How to avoid labelling someone
Labels are just shells that contain assumptions and stigmas towards a person. Next time you are tempted to label someone based on something they have done or in describing them, think carefully before you say they are a condition, rather than having a condition that may impair them. It’s important to know the distinction and always respect each other.
- Be honest with yourself, don’t discriminate or hold judgemental ideals. Know the areas that you’re particularly prone to stereotyping people (for example, people who have hurt us are not necessarily “narcissistic”)
- Consider when people have made assumptions about you that were untrue, and how you felt. Labelling doesn’t substitute the facts
- Think of a time when you incorrectly labelled someone – was it an assumption? How did you feel when you got to know the individual to realise you were incorrect?
- What causes you to label someone? Before you stereotype someone again, consider all the facts to ensure you’re making an accurate assumption and don’t appear foolish
- Instead of stereotyping, adopt logic, critical thinking and actual facts before speaking. Allow people to prove themselves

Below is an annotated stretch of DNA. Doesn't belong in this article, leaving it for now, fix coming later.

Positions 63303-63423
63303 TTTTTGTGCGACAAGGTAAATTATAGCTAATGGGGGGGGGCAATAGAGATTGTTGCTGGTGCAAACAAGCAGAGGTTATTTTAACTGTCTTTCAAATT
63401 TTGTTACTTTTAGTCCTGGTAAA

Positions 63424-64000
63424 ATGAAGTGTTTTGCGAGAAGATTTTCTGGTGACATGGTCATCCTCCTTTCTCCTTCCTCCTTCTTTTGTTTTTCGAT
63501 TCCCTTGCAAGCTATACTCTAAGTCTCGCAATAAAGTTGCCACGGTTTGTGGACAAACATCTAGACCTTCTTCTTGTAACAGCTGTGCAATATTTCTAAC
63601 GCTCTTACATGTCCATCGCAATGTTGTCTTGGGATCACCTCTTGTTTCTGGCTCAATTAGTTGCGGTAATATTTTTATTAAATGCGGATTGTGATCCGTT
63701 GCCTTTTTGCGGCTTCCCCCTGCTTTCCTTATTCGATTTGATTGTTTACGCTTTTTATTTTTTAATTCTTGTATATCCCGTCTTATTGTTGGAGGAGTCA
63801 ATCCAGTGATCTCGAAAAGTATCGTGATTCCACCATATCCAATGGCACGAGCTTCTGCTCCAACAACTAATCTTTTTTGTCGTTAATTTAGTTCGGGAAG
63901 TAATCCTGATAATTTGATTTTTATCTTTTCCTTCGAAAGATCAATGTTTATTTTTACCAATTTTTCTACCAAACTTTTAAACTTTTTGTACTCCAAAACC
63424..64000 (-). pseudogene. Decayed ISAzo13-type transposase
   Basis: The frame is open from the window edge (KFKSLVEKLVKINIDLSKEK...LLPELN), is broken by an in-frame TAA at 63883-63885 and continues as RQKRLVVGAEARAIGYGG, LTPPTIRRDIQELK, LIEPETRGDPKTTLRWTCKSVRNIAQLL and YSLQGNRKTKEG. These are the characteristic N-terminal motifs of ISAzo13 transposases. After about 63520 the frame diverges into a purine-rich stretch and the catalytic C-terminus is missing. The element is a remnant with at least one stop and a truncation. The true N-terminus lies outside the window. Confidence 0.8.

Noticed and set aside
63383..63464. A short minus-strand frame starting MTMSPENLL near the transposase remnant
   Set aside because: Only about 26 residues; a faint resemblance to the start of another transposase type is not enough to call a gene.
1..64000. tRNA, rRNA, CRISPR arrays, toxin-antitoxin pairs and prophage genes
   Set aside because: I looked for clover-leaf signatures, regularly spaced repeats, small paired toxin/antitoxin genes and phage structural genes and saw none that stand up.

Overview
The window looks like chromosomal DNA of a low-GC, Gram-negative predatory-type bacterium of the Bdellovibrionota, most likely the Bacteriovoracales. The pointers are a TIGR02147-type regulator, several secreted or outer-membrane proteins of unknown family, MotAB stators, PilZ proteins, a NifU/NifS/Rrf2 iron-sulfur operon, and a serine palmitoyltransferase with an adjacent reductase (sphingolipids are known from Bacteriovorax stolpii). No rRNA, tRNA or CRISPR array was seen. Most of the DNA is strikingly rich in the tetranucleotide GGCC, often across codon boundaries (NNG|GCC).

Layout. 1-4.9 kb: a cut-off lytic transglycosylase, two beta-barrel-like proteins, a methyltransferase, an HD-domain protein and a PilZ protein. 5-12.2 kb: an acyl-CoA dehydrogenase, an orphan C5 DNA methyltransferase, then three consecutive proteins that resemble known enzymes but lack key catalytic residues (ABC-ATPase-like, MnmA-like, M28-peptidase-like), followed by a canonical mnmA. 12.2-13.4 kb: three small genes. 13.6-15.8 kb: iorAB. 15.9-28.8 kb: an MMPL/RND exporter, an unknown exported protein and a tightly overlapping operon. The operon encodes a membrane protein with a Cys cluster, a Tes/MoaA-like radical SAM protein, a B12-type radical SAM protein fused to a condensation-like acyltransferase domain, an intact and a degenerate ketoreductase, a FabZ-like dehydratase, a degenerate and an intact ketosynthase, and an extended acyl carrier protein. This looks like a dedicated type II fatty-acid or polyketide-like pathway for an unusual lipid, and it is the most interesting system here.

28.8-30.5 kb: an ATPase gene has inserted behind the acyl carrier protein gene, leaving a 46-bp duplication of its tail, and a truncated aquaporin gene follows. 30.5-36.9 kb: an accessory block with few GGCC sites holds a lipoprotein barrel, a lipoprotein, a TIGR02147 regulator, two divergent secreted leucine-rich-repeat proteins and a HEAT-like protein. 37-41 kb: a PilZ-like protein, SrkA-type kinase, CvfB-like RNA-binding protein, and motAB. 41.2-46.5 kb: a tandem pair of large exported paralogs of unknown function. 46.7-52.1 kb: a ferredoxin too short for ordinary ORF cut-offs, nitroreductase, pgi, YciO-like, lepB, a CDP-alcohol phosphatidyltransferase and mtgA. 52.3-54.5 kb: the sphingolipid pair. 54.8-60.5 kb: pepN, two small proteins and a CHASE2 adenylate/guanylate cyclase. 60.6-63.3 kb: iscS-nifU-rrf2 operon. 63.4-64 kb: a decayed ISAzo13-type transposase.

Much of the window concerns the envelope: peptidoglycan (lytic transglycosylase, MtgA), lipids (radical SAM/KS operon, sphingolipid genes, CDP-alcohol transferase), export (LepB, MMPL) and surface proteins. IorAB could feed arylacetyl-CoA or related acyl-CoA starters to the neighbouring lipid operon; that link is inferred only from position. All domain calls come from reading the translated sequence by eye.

- Aim for diversity and exposure – surround yourself with your stereotyped group and see how you feel. Labelling often springs from unfamiliarity with a group and the desire to see an individual as representative of their group rather than as an individual
- Be accountable – act as though the labelled group or person can hear you when you speak about them.
- Develop empathy – consider how the other person would feel if they heard you, listen to complaints from minority groups
- Accept that everyone is different and diversity is the spice of life! It would be boring if we were all the same
- Catch yourself in the act – tell your friends and family that you’re trying to make the change to stop labelling and stereotyping and ask them to catch you in the act. Make sure you hear them when they pull you up, and always try to pull yourself up first
- Correct others when they label someone – it will make you more conscious of the changes you need to make as well. Avoid racist or sexist jokes and stories, disengage in anything that will hinder your progress
- Educate yourself – research as much as you can about the label you tend to use. Generally we tend to use labels when we’re not educated in a specific area
- Avoid getting personal – even if they do. Don’t hold a grudge – learn to forgive quickly. Instead of taking things personally, be open to new situations and opinions and see them objectively
- Don’t compare yourself to others – it encourages you to judge which is what leads us to labelling people
- Never assume others are judging or labelling you – this is a very bad habit. Always tell yourself that it’s not all about you, this will help you step out of situations rather than complicating things and creating negative assumptions
- Actively stop yourself from making quick assumptions. Being quick to judge others hampers your change to build good relationships with this person or group in the future.
What has been your experience with being labelled or stereotyped?